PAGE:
Bread is literally a science to learn, and it’s also trial and error. as I said to my friend Chad who owns the Master‘s Baker in West Chester yesterday it is a fascinating process to see how things like even the weather affects your bread baking.
I am now working with two strains of sourdough starter. One came from my friend Tracey Deschaine who owns Dixie Picnic in Malvern, and the other strain comes from San Francisco and has a very old strain of starter. As in more than a century old. You can find these strains from places like San Francisco and Europe and I wanted to try one just to see.
So what I’ve discovered in my learning curve here is I like the San Francisco instructions better for feeding the starter, but I use Tracey‘s recipe for making a loaf of bread. The difference between the San Francisco and local instructions for feeding the starter is they suggest you use distilled water. So I’ve been using distilled water. It seems to make a difference. We are on a well here and there are a lot of minerals in the water.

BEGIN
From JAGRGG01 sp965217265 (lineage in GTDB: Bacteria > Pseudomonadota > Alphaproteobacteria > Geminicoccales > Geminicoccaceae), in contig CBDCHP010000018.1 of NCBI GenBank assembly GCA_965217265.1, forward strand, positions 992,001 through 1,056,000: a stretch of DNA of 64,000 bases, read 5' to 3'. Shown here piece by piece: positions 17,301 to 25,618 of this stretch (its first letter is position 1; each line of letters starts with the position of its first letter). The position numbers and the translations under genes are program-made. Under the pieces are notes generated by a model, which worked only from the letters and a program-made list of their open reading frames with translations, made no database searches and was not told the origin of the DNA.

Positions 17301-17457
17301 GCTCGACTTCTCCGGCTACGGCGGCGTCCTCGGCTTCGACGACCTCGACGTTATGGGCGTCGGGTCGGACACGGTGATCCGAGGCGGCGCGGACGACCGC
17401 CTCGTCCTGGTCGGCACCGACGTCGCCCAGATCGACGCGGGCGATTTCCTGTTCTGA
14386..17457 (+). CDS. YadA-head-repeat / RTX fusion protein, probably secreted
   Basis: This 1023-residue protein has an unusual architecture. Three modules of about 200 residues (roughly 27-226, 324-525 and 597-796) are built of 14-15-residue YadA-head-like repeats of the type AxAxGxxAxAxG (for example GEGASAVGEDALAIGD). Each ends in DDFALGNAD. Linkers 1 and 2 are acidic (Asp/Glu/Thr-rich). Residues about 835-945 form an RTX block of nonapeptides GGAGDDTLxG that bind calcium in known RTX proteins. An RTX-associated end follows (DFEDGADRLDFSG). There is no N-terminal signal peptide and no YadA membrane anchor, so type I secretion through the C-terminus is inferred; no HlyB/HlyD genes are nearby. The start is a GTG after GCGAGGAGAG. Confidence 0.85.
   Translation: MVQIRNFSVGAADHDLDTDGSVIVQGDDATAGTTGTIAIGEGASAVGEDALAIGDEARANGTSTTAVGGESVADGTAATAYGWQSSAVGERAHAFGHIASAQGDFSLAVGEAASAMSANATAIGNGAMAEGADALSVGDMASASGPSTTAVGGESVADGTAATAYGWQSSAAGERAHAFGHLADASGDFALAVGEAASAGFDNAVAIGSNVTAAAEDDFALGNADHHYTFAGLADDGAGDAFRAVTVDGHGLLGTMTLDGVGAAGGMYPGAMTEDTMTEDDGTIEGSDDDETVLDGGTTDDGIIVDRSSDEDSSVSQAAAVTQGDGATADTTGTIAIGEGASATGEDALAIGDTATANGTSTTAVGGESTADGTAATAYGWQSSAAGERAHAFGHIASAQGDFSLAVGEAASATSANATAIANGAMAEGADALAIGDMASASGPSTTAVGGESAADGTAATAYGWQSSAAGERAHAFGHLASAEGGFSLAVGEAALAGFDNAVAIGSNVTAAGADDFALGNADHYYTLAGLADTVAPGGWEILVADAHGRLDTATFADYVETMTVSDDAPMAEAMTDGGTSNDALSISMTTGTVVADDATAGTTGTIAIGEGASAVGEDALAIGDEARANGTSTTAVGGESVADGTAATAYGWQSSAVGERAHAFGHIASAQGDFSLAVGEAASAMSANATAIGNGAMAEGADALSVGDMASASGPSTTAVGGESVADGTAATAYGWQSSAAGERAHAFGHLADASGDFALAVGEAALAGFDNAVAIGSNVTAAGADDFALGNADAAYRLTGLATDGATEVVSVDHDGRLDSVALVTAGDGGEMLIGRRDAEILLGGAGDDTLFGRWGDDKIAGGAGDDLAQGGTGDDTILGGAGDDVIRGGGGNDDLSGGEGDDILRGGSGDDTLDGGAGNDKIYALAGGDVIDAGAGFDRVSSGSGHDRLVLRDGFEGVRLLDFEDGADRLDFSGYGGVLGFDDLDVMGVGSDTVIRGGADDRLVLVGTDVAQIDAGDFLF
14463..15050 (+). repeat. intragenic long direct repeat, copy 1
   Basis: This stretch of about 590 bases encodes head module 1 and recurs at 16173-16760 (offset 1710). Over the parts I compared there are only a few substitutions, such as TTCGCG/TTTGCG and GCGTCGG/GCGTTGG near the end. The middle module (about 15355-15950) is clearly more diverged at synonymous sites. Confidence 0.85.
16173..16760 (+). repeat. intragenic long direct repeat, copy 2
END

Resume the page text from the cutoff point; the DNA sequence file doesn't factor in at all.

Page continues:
When I make up my dough I use half San Francisco starter and half Dixie Picnic starter. They both live in my refrigerator side-by-side like thing one and thing two when I am not feeding them or using them up to bake with. I’ve also discovered that getting my starter out the night before I wish to prepare dough is more effective.
I don’t know if this is all right or wrong but I am feeling way way through and it’s nice to be conquering my fear of bread making. Because before this I didn’t think I could do it.
But I am discovering I can and it’s kind of fun!
Next up? Learning how to make other kinds of bread. My husband gave me this awesome bread cookbook for a present. It’s called Flour, Water, Salt, Yeast. It’s an awesome book.
Stay cool today and I hope everyone’s enjoying the holiday weekend. Thanks for stopping by!